Location: Obesity and Metabolism ResearchTitle: Breast milk vitamin B-12 concentrations of Guatemalan women are correlated with maternal but not infant vitamin B–12 status at 12 months postpartum Author
Submitted to: Journal of Nutrition
Publication Type: Peer Reviewed Journal
Publication Acceptance Date: 10/22/2011
Publication Date: N/A
Citation: N/A Interpretive Summary: Vitamin B-12 deficiency is emerging as a public health concern in many developing countries. In our previous studies in Guatemala, one third of lactating women, infants and children had deficient or marginal vitamin B-12 status. The goal of this study was to determine the relationship between maternal B-12 status, the concentration of the vitamin in her breast milk, and how breast milk B-12 related to infant B-12 status. Participants were 183 pairs of lactating women and their breastfeeding infants at 12 months postpartum; breastfeeding occurred 12 times a day on average. Information was collected on maternal and infant anthropometry, serum vitamin B-12 and dietary B-12 intake. Breast milk vitamin B-12 was measured after removal of haptocorrin, a strong binder of the vitamin which in the past has invalidated most assays used to measure B-12 in human milk. Vitamin B-12 deficiency (serum B-12 <150 pmol/L) was found in 35% of mothers and 27% of infants, and marginal status (15-220 pmol/L) in 35% of mothers and 17% of infants. In a multiple regression analysis, breast milk vitamin B-12 was significantly correlated with maternal intake of the vitamin (r=0.26) and maternal serum B-12 (r=0.30). Infant serum B-12 was correlated with maternal serum B-12 (r=0.31) implicating a long-term influence of maternal status on the infant. However infant status was not related to breast milk B-12 because the infants’ intake of the vitamin from complementary food was higher than they obtained from breast milk, which was very low in the vitamin.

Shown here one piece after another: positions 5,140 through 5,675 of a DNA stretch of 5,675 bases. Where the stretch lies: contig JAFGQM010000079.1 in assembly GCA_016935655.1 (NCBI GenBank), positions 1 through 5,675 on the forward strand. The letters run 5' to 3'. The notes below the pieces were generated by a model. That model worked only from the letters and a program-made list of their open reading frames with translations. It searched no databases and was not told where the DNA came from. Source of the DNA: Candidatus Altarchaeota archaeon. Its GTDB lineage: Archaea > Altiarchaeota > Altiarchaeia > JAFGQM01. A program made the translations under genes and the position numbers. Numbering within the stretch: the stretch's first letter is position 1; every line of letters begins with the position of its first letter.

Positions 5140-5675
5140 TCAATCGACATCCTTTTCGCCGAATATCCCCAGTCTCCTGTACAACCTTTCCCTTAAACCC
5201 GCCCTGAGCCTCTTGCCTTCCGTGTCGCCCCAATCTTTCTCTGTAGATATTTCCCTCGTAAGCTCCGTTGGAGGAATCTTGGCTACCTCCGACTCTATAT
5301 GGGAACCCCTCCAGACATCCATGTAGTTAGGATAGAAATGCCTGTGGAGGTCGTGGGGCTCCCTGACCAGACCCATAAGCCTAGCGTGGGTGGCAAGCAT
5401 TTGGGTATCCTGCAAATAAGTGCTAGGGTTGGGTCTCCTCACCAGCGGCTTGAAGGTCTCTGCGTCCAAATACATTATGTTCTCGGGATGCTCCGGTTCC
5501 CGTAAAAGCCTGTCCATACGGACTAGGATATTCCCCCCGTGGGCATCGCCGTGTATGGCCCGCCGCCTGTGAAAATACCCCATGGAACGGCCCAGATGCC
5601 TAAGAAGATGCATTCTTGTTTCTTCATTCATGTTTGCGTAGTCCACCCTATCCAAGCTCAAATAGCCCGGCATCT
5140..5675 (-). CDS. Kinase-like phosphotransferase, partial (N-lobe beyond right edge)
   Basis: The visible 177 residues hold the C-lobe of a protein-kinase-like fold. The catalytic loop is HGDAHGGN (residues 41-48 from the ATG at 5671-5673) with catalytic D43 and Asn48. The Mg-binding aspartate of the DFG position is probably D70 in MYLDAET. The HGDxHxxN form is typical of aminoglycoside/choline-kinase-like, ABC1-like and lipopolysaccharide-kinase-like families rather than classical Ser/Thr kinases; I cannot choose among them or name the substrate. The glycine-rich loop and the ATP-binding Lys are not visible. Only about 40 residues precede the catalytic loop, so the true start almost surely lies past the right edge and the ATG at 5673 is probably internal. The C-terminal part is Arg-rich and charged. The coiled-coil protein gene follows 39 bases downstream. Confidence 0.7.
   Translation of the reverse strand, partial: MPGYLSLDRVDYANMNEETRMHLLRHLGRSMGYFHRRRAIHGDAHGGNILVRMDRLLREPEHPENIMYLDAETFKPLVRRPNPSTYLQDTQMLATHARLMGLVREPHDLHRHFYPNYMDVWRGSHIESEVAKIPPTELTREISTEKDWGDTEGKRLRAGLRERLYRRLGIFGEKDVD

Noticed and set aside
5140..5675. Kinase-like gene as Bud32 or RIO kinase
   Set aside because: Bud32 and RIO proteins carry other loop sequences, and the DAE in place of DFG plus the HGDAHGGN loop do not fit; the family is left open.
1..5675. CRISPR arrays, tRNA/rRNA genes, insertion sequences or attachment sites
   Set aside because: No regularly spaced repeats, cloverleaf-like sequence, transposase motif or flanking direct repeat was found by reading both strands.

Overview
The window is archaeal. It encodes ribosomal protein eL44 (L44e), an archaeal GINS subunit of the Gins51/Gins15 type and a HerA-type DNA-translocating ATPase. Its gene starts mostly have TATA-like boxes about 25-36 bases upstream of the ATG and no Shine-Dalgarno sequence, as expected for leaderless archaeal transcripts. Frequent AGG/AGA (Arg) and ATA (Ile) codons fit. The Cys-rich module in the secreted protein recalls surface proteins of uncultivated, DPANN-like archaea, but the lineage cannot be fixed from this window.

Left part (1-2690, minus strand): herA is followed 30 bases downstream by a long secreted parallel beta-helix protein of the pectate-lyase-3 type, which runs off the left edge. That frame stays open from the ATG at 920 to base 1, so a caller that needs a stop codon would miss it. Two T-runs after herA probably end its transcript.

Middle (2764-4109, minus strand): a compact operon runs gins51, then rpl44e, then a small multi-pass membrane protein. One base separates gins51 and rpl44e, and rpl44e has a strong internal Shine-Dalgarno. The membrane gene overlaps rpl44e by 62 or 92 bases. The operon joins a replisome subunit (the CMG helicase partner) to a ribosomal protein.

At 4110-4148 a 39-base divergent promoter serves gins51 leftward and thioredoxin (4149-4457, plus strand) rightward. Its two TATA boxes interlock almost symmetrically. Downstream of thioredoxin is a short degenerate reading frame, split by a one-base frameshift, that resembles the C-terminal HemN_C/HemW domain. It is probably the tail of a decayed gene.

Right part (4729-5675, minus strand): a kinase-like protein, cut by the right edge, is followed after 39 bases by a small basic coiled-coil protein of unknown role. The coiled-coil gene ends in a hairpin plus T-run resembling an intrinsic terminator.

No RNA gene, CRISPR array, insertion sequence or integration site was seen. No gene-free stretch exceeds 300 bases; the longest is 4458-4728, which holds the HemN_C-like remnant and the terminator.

Technical Abstract: In our previous studies one third of lactating Guatemalan women, infants and children had deficient or marginal serum vitamin B-12 concentrations. Relationships among maternal and infant status and breast milk vitamin B-12, however, have not been investigated in such populations. Our purpose was to measure breast milk vitamin B-12 in Guatemalan women with a range of serum vitamin B-12 concentrations, and to explore associations between milk vitamin B-12 concentrations and maternal and infant vitamin B-12 intake and status. Participants were 183 mother-infant pairs, breastfeeding at 12 mo postpartum. Exclusion criteria included mother <17 y, infant <11.5 or >12.5 mo, multiple birth, reported health problems in mother or infant, and mother pregnant >3 mo. Data collected on mothers and infants included anthropometry, serum and breast milk vitamin B-12, and dietary vitamin B–12. Serum vitamin B-12 concentrations indicated deficiency (<150 pmol/L) in 35% of mothers and 27% of infants, and marginal status (150 to 220 pmol/L) in 35% of mothers and 17% of infants. In a multiple regression analysis, breast milk vitamin B-12 concentration was correlated (P<0.05) with both maternal vitamin B-12 intake (r=0.26) and maternal serum vitamin B-12 (r=0.30). Controlling for number of breastfeeds/d and vitamin B-12 intake from complementary foods, infant serum vitamin B-12 was correlated with maternal serum vitamin B-12 (r=0.31, P<0.001) but not breast milk vitamin B-12, implicating a long-term effect of pregnancy status on infant vitamin B-12 status at 12 mo postpartum.